Successful Design is a Process
Strategy is key
After twenty plus years of branding hundreds of companies we have become firm believers in establishing a solid strategy before starting the design process. A discovery workshop brings together the client’s brain trust to ensure that the client is aligned on project goals, and gain a deeper understanding of their business and the marketplace around them. These collaborative strategy workshops define an ideal customer and work on things like positioning and key messaging, ultimately producing an outtake document that charts the path for all creative execution moving forward. This clear understanding of their customer, culture, and competition gives us the criteria from which to work, and always helps avoid catering to the whims of personal preferences and biases of the brain trust. Its important to take the time to do this upfront work and there are a few options to consider depending on your specific situation; timing, budget, self-starter DIYer, and involved decision makers.
Our design conceptualization process takes place across the span of roughly two weeks. The first few days, we generally start sketching ideas before we jump on to the computer. Simple sketches give us creative freedom to unload a lot of ideas in a brainstorming session that is not restricted by computer software. Our designers start to recognize ideas with potential for moving forward, while at the same time discarding weaker concepts. As we move forward, concepts that have strong potential are compiled and set aside on our digital paste board awaiting our internal review. During our review all the proposed concepts are discussed and the thinking behind each one is revealed. The discussion and scrutinizing debates are focused on the merits of each design and how they adhere to the outtake document that has been previously established in the strategy phase. This specificity allows us to make decisions on what will make the cut and what will not, which often can become a difficult part of the process, as we begin removing concepts that might be visually striking or of technical and artistic merit, but don’t fit the overall strategy. The end result is a concentrated selection of the few very best concepts that will be presented to our client. After these internal reviews, we compile our chosen designs and create a final client presentation which consists of numerous pages dedicated to each design concept outlining the proposed design with pages dedicated to our thoughts behind the design, possible color palettes, typography, and practical mockups of the logo in use. This allows the client to see the logo in context to allow them to gain a sense of how the identity can be a springboard for their brand as it moves beyond just the logo or mark, and establishes a complete visual identity both online and in print.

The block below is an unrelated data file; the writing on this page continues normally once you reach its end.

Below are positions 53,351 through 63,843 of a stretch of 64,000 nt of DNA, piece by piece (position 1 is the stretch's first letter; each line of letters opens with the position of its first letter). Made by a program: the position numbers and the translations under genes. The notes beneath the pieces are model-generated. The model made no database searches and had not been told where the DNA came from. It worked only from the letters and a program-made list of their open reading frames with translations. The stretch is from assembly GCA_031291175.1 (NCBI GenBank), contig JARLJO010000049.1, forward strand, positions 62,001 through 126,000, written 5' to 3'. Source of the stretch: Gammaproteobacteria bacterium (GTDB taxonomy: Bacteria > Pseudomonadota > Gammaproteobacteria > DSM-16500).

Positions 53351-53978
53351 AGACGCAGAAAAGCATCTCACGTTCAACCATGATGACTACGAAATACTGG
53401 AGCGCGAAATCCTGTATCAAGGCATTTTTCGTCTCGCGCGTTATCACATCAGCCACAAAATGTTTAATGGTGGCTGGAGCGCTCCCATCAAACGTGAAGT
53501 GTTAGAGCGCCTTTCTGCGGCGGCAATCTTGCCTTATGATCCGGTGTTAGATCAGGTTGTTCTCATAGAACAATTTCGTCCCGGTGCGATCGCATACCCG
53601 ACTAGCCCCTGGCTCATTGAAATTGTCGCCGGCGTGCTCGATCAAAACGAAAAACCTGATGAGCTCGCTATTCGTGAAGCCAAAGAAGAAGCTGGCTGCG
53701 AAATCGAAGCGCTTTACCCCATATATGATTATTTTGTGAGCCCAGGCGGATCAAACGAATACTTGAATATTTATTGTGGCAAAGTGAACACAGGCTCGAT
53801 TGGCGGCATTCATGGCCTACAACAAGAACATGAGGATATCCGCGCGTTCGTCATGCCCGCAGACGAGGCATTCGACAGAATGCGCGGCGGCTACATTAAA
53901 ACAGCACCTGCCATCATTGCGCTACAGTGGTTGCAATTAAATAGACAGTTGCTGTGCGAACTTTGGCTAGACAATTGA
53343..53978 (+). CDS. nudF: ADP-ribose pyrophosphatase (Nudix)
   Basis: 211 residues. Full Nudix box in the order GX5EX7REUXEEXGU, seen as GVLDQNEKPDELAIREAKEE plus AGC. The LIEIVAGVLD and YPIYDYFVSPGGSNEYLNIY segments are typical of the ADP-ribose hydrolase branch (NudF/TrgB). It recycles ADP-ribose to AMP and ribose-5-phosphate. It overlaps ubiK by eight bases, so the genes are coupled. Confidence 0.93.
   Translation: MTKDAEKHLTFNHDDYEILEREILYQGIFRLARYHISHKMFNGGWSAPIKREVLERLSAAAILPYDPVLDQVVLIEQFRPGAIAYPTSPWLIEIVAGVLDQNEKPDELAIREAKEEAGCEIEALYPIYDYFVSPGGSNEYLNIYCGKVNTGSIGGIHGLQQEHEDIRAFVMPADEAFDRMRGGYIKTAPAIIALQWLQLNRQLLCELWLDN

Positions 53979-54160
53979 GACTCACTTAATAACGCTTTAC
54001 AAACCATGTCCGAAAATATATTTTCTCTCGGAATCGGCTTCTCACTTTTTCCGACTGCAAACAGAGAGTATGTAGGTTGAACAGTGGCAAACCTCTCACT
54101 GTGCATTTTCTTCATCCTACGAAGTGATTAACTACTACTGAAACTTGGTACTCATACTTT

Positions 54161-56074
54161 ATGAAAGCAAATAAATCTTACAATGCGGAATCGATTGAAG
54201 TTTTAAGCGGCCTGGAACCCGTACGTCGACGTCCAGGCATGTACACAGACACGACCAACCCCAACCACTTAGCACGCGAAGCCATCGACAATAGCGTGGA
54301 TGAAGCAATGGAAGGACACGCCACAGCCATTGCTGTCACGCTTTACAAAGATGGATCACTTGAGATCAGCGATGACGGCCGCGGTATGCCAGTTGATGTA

After the initial client presentation, we discuss with the client the proposed concepts to see what resonated with them and get overall impressions on the designs and how it aligns with the target persona. At this point we are looking to make clear decisions on a chosen concept to move forward with and get feedback on their preferred designs, gather additional input on modifications and tweaking as we move forward. Our next rounds of refinement generally address modifications and tweaks to the designs as well as color and typography explorations as we look to finalize the logo.
Once the logo, typography, and colors are set and approved the design process concludes. The logo is generally the first creative step in the development of the overall brand and we continue on with the brand identity system that follows a similar process. Upon the completion of the logo, we supply our clients with a brand guidelines document, sometimes referred to as a brand manual or style guide, which outlines key components of the design. This generally includes correct usage of; the logo variations, color breakdowns, typography, and other aspects of the overall identity. We also supply our clients with a package of logo files that they would need for future use for print and online uses.
A new logo or refresh might seem like an unnecessary expense, but in the long-term, it’s a worthwhile investment. As your brand, reputation, and team continues to grow, customers begin to trust you and the products or services you offer. Brand loyalty is one of the most sought-after traits within business. A well-designed visual identity is a first step in establishing trust with a potential client and/or loyalty with existing ones. Often under-estimated is what it can do to invigorate your team in the near-term while also ultimately adding to the line item in a company’s P&L known as Goodwill.
Build a solid brand, build a solid company
When the risk of getting left behind by competitors who are building a strong brand is greater than the risk of the status quo, it certainly can motivate a company to invest in upgrading their brand identity. The companies that understand that building a solid brand is essential for building a solid company are the ones that will endure the test of time and all market conditions. Choose your branding partner wisely and ensure that they can help deliver; a sound strategy, high level of creative and technical execution across all mediums, and support your sales and marketing objectives going forward.